What will you be using your electric scooter for? Are you looking for a conventional scooter or a smart balance wheel? Is it for yourself to commute, or have fun on? Is it for your kids to play with, and will it get daily use, or just be used occasionally? All of these are important factors in the decision making process.
What is the range of the scooter on a full charge? If you intend to use the scooter to get to and from work, or even the local shops, you need to ensure the scooter you choose has a suitable range. If it is for the kids to play on, then perhaps range is not such an important factor, however it is certainly something to consider.
How long does the battery take to fully charge? This might be important if the range available from the battery can get you to work, but not back again – will it charge fully whilst you are at work, so you can get home at night? Some batteries can take up to 24 hours to charge, whilst others can be charged in less than a quarter of that.
Maximum weight is another factor to consider, make sure you are below the maximum recommended weight for any scooter you think about buying. The scooter may work with a heavier weight than advertised, but this is likely to overload the motor and it will burn out sooner – not something you want to happen to your new scooter!
The price! Set a budget you can afford, and do not go over it, it’s all too easy to purchase the model up from the one you need, because it looks to have more features, or looks nicer – you can expect to pay anything from $100 – $500 depending on what you intend to use the scooter for, buy the best quality you can afford, but don’t go over your maximum price point.
1. They are environmentally friendly, and quiet too! Electric scooters, as the name suggests, are powered by an electric motor, so there are no emissions released into the atmosphere.
2. They’re portable, and lightweight – If you have a problem somehwere on your journey it is easy to push or carry the scooter home, instead of having to call in a recovery company or someone with a van. If your battery runs dead whilst out and about, you can ride it like a conventional scooter – human powered!
3. They are easy to maintain, and very durable. The simple design means there’s not much to go wrong, many models even have tyres which can’t be punctured, the handlebars and deck are strong and unlikely to break, so keeping them clean, and drying them after use is all most people will have to do.
4. They are small enough and easy enough to store, so riding them to work and popping them in a cupboard, or even folded up under your desk is a real option – no need for expensive parking spaces, or to worry about your bicycle or motorcycle being stolen, you can take your e scooter indoors with you without it getting in the way.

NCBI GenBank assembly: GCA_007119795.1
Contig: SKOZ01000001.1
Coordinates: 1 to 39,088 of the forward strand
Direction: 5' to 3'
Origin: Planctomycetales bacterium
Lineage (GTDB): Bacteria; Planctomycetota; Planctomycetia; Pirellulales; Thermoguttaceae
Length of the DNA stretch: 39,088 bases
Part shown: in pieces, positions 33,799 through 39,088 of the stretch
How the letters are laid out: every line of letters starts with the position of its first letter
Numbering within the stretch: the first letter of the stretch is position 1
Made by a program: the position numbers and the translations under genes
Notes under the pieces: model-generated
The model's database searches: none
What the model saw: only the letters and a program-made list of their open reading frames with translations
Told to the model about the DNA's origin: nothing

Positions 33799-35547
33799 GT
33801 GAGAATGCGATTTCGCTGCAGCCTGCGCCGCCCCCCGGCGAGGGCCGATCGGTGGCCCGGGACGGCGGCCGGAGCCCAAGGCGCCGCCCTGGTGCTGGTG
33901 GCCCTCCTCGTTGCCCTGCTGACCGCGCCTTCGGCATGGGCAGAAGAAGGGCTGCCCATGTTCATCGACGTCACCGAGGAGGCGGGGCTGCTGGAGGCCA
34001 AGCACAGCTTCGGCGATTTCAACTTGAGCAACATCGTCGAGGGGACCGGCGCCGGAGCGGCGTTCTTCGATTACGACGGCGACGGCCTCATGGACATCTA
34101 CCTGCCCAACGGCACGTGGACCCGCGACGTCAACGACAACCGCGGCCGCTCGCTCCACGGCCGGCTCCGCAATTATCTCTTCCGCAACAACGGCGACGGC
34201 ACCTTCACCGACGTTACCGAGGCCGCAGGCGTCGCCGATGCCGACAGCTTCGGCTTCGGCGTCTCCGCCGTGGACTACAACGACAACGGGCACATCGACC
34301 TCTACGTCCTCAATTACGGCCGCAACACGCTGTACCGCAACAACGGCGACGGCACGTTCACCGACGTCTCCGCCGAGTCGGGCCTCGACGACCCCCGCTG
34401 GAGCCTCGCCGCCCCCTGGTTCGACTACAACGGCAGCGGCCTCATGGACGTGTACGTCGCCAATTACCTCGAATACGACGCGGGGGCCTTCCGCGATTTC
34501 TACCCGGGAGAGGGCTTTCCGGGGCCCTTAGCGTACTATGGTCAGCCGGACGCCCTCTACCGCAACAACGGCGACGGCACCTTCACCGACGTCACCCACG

5. Most electric scooters do not require any form of driving licence, so they are a great option for those of you who do not have a license, or cannot obtain a license, either through choice or due to medical reasons.
Gogoro’s electric scooter, designed in part by ex-HTC staff, is to launch in Amsterdam after being solely available in Taiwan.
The scooter is expected to launch in Amsterdam in time for summer 2016, and will also have a full network of battery swap stations
installed ready for launch. Pricing for the scooter has not been released, but we do know that the scooter will not vary much from the
version we see today in Taiwan, as it has already been designed to European standards.
At present, Amsterdam is the only country which has been announced for rollout, but we expect that to change shortly, with the increasing
popularity of 2 wheeled vehicles across Europe, the target market can only grow.
The main hurdle we can see which is stopping a wide-scale rollout of these scooters, is, unlike conventional electric vehicles, these
scooters do not plug in to a mains socket to charge, you must visit one of the battery swap stations and swap out the 2 batteries when
they get low.
A spokesman for Gogoro has said their scooters have covered around 620 thousand miles in Taiwan since launch – an impressive figure by any
standards, and one which will only grow as these emerge in the European market, although we can’t see them reaching the US any time soon
due to lighting regulations over there – there will be some work required to meet the US regulations.